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Another dish we had to try was the Falafel Waffle ($13), an inventive twist where the chickpea batter is cooked in a waffle iron then topped with merguez sausage, lebni (strained yogurt), and garnished with pickled onion and dressed parsley.  The dish was meaty and full of exotic spices and compelling flavors and textures but was a bit small to split three ways…

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The Poached Egg Bordelaise ($13) had a lovely bouncy runny egg served with sliced and roasted sunchokes and trumpet mushrooms, which were a bit on the dry side.  It was delicious, but I would have liked some kind of vehicle to put the delicious mixture on, say crackers or thin olive oil brushed bruschetta…  At some point during the ensuing feeding frenzy, Christina said, Wait!  What happened to the marrow?  And indeed, we all stopped to ask the same question, then we remembered that it was in the vinaigrette… but the sad thing is that no one noticed.

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Our lovely server Erica sold us on the Steamed Clams ($15) + rice ($2), which were cooked in a bacon, shoyu broth, with fresh kimchi, chrysanthemums, and garnished with garlic chive and arugula.  I couldn’t stop scooping up spoonfuls of the savory broth, rooting around for the bits of bacon and clam.

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We were still a little peckish and ordered the Linguica Corn Dogs ($10), big meaty chunks of spicy linguica covered with a sweet cornmeal batter and fried to a perfect burnished brown crisp.  This came with taco truck escabeche (the ubiquitous pickled carrots, onions and jalapeño), and a zesty lime crema, although I would have been perfectly happy with mustard.

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There was one dish that we all thought we could make at home, and were therefore less excited about – the Caramelized Cauliflower ($8) saffron honey, cured black olive vinaigrette, which was too sweet for my taste.

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We originally were going to order a sundae, but our server Erica really impressed upon us that we needed to try something from the pastry menu.  Also, Adam, the brewmaster had stopped by our table and also sang praises for the pastry chef who lives mere blocks away from the restaurant (I totally forgot her name…)  I am unable to state which was my favorite, they both were rapturous manifestations of how to prepare summer fruit.  Apricot Blueberry Frangipane Tart ($7), with apricot creme fraiche.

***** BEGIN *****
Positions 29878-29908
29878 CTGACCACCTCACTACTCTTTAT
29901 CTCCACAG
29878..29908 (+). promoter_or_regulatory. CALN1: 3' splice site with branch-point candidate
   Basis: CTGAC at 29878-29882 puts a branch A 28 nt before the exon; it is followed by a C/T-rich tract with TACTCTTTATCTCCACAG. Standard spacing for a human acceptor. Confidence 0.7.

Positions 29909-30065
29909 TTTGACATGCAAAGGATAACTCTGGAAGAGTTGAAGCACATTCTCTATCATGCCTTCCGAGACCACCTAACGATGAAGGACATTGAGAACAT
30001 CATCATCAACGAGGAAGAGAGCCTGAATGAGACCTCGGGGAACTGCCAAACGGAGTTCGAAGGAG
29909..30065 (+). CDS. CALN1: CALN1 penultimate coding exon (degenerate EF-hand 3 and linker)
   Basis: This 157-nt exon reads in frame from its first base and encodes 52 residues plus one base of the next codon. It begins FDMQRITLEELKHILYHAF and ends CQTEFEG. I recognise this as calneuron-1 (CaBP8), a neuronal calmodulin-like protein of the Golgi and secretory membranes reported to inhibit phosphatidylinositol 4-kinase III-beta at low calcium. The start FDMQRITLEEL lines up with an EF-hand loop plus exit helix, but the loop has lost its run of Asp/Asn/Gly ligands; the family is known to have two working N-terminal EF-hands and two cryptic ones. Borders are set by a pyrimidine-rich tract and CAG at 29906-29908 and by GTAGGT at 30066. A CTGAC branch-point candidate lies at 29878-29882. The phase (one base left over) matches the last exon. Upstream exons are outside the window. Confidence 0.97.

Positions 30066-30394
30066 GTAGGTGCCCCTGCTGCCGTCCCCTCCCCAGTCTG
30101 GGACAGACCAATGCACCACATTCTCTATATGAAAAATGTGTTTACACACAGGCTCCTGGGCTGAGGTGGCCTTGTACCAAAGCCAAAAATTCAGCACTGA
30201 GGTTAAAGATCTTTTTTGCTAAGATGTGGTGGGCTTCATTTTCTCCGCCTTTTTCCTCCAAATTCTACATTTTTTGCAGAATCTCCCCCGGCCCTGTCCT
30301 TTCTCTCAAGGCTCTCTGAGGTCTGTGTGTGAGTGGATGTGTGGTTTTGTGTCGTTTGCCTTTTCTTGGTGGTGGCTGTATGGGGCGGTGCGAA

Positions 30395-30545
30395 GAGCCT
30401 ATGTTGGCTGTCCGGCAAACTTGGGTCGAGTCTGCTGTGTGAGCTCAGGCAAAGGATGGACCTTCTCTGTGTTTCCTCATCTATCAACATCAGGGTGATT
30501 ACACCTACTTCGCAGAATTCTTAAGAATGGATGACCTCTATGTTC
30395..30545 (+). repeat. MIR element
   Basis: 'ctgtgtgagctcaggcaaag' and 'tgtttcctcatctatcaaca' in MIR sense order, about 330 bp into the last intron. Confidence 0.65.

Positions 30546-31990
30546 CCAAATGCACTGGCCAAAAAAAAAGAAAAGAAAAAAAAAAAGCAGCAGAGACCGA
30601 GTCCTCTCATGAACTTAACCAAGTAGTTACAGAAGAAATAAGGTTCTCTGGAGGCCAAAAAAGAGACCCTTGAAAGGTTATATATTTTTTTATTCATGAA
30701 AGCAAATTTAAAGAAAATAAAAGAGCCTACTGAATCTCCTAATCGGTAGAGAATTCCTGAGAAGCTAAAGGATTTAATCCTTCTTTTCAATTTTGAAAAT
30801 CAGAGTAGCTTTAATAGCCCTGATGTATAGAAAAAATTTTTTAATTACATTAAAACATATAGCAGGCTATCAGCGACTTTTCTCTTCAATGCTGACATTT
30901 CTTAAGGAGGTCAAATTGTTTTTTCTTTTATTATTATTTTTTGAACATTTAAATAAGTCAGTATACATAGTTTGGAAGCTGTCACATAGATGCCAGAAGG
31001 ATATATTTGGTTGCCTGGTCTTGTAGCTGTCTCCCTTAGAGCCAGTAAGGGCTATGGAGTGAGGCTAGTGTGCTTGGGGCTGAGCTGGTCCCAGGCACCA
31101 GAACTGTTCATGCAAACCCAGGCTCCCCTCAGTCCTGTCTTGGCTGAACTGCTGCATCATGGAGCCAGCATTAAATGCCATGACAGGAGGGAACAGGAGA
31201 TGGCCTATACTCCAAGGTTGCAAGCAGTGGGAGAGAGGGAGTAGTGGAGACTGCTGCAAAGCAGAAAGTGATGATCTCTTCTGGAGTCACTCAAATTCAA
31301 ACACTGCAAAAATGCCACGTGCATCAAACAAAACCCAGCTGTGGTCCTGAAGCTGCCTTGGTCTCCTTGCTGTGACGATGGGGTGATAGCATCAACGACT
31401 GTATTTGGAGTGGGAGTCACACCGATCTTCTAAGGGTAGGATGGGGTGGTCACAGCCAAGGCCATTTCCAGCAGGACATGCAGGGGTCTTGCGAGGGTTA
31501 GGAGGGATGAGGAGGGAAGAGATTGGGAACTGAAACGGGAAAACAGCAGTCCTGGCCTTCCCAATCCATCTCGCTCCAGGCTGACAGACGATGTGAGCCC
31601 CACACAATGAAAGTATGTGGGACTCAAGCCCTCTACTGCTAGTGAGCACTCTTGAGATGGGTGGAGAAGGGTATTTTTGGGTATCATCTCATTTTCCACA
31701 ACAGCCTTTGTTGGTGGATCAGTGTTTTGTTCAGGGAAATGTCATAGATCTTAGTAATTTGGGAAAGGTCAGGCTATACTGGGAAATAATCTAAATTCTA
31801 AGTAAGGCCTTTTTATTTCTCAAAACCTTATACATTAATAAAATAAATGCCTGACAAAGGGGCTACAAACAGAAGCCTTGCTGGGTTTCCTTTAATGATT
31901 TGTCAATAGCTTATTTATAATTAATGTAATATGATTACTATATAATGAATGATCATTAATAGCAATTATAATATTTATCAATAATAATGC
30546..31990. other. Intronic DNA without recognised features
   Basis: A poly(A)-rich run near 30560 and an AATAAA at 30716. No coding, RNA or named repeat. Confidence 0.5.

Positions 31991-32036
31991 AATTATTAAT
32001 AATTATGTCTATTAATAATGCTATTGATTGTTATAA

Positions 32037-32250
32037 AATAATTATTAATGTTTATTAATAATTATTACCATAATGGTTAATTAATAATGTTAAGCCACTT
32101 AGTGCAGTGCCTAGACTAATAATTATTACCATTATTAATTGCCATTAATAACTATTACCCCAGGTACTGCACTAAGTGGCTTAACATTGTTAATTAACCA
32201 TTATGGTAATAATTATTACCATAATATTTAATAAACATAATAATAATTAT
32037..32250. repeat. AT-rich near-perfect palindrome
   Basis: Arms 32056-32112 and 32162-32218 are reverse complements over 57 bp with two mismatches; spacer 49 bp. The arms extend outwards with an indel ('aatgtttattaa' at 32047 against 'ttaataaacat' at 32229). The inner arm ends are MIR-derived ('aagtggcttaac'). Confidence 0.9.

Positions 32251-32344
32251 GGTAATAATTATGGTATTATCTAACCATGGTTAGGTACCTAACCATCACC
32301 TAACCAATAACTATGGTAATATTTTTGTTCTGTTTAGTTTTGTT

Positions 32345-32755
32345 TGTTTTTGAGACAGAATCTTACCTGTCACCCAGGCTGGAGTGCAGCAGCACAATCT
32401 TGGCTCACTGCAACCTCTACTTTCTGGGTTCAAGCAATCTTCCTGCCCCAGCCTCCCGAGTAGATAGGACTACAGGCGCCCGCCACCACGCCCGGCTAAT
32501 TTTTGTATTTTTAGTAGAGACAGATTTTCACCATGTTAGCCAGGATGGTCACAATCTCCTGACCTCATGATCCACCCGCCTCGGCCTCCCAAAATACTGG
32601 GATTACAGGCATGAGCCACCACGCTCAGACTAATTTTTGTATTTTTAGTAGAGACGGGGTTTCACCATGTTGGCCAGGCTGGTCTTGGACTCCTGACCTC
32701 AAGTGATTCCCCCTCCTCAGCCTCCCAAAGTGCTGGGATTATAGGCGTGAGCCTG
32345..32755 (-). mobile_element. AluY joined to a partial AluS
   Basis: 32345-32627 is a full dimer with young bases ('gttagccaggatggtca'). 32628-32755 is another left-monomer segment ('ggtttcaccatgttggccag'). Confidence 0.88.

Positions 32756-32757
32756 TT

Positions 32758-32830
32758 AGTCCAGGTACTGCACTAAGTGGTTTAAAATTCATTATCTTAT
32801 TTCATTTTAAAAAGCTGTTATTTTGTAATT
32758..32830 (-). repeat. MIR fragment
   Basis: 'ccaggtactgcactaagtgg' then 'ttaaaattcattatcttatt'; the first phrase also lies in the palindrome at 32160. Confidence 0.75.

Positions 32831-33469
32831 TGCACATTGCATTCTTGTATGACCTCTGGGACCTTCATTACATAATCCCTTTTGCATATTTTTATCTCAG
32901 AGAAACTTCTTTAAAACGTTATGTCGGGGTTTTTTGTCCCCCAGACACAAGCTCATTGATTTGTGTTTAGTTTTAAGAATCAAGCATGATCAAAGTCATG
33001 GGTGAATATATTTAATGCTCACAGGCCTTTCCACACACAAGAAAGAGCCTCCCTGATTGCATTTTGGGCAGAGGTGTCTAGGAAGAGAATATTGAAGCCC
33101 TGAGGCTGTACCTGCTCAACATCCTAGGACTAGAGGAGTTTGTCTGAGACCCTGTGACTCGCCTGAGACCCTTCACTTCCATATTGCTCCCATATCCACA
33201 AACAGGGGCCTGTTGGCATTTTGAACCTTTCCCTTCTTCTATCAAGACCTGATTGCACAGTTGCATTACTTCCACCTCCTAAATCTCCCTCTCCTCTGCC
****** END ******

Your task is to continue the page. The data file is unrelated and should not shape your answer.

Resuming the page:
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Strawberry Hibiscus Pie ($7) was topped with a scoop of vanilla bean kool whip,  I loved the filling it was rich and creamy, an ethereal fruity custard that made my toes curl when I bit into the flaky crunchy crust.

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and the soft serve ice cream ($2) just demands your attention…  and complements everything!

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Planters filled with lovely succulents abound.

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The spacious dining room looked inviting and cozy.

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We all agreed that the Dock was worth a return visit, I am partial to the west oakland location, for supporting local enterprises, but the food speaks for itself…  inventive and delicious bar/finger food that really is a cut above the rest!

Dock on Urbanspoon